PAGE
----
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Honesty Is The Best Policy: Scientific Naturalism Excludes God From Reality

The Jan. 9, 1995, issue of The Scientist featured two intriguing articles about the relationship between science and religion. Billy Goodman's story ("Religious Scientists Sense The Divine In Their Work," page 1) made the point that these apparently unusual people see no contradiction between their theistic religion and their science. (No one needs to be told that scientists who are atheists see no contradiction between their atheism and their science.) Although the subjects interviewed were di

Phillip Johnson

The Jan. 9, 1995, issue of The Scientist featured two intriguing articles about the relationship between science and religion. Billy Goodman's story ("Religious Scientists Sense The Divine In Their Work," page 1) made the point that these apparently unusual people see no contradiction between their theistic religion and their science. (No one needs to be told that scientists who are atheists see no contradiction between their atheism and their science.) Although the subjects interviewed were diverse in religion and scientific status, the common denominator seemed to be a reluctance to accept the view that evolution, especially human evolution, is a purposeless process.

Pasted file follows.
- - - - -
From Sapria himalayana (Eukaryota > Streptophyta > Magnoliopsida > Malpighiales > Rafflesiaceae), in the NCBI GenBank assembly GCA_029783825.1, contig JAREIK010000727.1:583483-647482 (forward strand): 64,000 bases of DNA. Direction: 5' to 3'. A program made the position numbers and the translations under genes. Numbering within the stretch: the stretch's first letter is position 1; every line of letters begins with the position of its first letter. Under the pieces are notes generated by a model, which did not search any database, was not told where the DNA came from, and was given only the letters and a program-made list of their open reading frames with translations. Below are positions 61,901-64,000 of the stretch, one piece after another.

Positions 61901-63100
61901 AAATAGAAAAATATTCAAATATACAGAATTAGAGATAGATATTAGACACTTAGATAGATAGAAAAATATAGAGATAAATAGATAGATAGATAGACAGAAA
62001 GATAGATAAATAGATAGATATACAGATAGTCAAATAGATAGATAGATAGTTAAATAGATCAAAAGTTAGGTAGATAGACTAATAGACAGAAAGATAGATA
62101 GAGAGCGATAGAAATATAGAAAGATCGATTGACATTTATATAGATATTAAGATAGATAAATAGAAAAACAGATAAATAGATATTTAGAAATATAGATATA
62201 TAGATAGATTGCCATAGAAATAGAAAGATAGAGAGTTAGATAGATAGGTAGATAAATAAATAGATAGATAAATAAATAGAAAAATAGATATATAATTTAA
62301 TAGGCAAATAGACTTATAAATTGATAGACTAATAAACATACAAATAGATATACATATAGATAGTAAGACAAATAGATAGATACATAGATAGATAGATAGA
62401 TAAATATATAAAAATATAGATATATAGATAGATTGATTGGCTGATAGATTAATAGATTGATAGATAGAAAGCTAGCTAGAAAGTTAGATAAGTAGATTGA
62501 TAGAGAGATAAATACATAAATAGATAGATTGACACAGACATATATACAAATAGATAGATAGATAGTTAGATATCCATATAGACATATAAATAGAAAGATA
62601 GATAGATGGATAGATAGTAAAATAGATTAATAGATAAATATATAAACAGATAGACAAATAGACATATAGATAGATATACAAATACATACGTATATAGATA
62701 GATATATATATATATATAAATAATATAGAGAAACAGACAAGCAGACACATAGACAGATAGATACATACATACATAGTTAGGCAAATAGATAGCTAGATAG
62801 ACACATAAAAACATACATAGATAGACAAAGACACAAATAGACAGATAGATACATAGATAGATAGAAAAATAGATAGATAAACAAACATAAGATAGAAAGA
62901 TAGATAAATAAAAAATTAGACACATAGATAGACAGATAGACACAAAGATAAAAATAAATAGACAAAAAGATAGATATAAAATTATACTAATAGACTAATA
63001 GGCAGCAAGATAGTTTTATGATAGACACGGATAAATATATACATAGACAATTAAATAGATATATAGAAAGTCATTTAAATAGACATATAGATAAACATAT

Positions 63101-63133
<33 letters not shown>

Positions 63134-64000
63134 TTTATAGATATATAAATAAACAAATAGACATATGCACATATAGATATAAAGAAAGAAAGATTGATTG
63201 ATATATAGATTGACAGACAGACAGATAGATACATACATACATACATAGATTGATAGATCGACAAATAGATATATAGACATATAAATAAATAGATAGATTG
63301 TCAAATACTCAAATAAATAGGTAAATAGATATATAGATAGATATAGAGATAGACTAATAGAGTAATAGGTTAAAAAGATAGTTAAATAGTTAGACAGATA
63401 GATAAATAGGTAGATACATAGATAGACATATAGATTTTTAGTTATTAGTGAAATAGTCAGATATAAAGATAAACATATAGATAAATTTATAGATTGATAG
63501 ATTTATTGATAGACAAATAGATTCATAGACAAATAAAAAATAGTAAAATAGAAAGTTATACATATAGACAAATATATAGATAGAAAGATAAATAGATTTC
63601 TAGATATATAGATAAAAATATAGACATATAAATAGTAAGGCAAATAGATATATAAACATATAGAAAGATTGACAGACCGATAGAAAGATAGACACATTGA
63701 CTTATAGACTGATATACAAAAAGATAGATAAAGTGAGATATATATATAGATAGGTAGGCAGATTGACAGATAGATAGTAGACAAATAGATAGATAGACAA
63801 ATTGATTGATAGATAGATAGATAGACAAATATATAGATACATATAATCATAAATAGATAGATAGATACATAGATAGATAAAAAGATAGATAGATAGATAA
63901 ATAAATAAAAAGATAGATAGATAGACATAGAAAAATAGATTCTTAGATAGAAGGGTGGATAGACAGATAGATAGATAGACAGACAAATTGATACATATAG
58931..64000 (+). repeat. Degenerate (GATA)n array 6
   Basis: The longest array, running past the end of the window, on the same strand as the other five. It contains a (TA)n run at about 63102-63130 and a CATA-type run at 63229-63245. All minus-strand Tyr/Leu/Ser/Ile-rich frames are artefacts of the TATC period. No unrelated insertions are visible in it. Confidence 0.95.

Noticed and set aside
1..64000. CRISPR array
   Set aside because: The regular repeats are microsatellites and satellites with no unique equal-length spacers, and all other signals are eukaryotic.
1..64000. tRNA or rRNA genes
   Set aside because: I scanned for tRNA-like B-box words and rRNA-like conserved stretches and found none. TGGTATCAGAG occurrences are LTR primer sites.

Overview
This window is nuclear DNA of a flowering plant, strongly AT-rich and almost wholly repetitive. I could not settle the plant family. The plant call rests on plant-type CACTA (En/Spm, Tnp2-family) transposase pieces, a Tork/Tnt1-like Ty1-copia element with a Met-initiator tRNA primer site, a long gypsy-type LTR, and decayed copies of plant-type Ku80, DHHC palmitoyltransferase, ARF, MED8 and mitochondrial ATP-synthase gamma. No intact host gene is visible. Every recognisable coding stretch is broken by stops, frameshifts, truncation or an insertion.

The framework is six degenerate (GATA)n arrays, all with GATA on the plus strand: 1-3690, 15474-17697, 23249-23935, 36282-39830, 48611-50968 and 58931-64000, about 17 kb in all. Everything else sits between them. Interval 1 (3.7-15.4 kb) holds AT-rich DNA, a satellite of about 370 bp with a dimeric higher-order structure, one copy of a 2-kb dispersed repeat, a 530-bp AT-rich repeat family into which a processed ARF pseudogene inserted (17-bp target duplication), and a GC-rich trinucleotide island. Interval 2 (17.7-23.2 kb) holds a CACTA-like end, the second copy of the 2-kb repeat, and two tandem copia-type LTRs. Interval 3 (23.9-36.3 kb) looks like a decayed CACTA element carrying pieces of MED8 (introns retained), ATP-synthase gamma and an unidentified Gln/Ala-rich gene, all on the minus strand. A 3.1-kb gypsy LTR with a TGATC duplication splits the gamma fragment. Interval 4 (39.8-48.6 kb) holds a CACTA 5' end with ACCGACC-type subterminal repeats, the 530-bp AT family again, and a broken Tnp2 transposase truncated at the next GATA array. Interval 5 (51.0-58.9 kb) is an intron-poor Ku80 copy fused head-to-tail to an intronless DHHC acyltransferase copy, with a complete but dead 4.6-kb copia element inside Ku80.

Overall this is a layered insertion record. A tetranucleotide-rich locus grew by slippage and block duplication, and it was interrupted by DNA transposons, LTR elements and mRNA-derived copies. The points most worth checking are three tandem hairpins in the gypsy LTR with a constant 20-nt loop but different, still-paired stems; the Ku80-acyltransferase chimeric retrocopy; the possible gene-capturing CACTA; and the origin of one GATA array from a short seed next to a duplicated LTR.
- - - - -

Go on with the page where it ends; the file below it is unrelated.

George Gaylord Simpson wrote in The Meaning of Evolution (revised ed., Yale University Press, 1967), "Man is the result of a purposeless and natural process that did not have him in mind." That is the orthodox position among evolutionary scientists, who vehemently deny that any supernatural intelligence either...

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